6aws in !ertical dimension, the position is comfortable. This
position is a definite point of return, as through proprioception
the 6aws will return to this position.
+. They look more like natural teeth and therefore
are acceptable esthetically.
-. The contours are more like natural teeth,
therefore they will be more compatible with the surrounding oral
.. *n attempted occlusion without cusps is
disorgani"ed because occlusion has depth, it is not a sudden
closure of flat surfaces.
Aan"e$ent of $andib!la anteio teeth
# ,ower central and lower anterior teeth are placed
# ,ower canines are mesially tilted 1sleeping canines.
# The lower anterior teeth are placed in a mesial
relation to the upper anterior teeth.
# There is hori"ontal o!erlap of about %#'mm.
# There is a !ertical o!erlap of about $#%mm.
Relationshi* of teeth to cast%
# In mandible bone loss occurs from both buccal and
lingual sides in downward direction, since natural posterior teeth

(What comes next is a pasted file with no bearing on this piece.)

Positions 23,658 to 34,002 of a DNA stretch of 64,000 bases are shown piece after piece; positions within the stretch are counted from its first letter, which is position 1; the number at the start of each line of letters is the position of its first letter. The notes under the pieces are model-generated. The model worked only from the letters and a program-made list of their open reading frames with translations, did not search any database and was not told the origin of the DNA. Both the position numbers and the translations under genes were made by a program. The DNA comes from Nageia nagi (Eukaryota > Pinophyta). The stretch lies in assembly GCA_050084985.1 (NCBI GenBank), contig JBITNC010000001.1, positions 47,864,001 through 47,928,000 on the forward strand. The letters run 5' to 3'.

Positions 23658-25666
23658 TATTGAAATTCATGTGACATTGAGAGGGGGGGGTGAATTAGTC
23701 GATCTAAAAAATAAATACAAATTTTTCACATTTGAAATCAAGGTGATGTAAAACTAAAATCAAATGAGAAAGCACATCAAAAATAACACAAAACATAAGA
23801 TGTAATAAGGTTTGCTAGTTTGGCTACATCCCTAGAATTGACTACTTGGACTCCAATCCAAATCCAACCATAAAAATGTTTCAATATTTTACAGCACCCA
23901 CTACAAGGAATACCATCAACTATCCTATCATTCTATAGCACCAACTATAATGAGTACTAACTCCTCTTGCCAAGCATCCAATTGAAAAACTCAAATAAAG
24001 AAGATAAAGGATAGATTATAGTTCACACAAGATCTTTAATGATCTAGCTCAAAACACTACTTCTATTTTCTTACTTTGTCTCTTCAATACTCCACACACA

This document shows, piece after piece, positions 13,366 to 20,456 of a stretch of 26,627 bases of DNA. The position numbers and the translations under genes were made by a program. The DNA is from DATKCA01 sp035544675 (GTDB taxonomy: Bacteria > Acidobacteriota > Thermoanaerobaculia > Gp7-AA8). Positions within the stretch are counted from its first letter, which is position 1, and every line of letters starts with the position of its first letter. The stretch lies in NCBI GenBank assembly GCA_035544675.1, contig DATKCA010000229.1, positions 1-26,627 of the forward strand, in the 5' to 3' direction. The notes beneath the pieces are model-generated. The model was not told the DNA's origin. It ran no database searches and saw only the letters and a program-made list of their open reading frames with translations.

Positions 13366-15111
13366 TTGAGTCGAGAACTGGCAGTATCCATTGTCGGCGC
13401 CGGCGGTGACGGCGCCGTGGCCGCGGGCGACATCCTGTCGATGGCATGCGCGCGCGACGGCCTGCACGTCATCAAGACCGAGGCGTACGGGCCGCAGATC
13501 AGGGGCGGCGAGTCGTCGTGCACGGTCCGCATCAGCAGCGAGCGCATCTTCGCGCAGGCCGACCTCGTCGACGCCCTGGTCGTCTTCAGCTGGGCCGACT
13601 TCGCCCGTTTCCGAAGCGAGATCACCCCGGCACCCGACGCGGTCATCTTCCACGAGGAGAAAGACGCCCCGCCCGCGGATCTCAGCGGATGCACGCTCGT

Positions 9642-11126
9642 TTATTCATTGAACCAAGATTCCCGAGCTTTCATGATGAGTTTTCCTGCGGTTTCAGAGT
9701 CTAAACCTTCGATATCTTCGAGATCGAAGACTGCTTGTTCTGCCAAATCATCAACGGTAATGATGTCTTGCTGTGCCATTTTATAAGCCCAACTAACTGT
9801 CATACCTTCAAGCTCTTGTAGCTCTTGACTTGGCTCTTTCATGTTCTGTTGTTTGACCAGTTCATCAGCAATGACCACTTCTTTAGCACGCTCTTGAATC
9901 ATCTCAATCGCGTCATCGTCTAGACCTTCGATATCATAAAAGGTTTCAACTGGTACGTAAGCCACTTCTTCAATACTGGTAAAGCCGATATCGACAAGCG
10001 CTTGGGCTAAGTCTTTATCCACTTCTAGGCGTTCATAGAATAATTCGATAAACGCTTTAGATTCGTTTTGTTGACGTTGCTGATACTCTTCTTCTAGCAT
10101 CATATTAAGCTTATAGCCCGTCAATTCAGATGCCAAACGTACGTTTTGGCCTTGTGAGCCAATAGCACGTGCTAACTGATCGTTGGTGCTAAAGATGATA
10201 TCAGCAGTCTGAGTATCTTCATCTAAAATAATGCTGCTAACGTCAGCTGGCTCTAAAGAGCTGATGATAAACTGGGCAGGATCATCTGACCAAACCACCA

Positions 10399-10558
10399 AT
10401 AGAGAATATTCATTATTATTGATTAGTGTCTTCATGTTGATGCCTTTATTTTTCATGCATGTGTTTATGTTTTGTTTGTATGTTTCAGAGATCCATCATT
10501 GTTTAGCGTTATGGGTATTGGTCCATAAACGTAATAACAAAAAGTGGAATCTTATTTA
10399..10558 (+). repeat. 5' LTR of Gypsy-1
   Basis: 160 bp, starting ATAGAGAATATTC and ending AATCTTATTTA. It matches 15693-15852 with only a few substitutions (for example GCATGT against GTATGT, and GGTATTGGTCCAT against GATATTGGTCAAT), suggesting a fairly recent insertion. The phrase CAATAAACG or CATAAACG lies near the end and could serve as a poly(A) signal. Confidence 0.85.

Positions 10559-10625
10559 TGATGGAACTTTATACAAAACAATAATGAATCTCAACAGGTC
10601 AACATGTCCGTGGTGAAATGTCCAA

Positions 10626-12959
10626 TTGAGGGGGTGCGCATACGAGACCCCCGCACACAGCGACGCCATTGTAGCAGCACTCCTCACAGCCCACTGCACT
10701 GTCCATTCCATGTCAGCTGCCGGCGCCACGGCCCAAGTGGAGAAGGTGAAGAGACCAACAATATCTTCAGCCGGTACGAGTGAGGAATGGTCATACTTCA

are lingually inclined, the artificial teeth can be set right o!er the
lower ridge without encroaching on the space occupied by the
cheek 9 tongue.
# In maxillae, the loss is entirely from buccal and
labial surfaces and hence the residual ridge lies slightly more
palatally all round.
The maxillary posteriors are placed slightly lateral to the crest. In
order to reduce the tipping forces on the lower denture, a compromise is
done by not placing the upper teeth on the crest of the ridge which would
otherwise result in discrepancy in occlusion.
Se5 Facto
>xpression of feminine characteristics
?(rom her finger tips to her smile #####* woman is feminine.
*n excellent beginning is to select initially a mold which express
soften anatomics characteristics or one which is highly adaptable to being
shaped and formed into a dictate type of tooth by certain grinding
# The interpretation of feminity will keep to the
spherical form instead of circular so as to identify the third
# The basic feminine form should howe!er be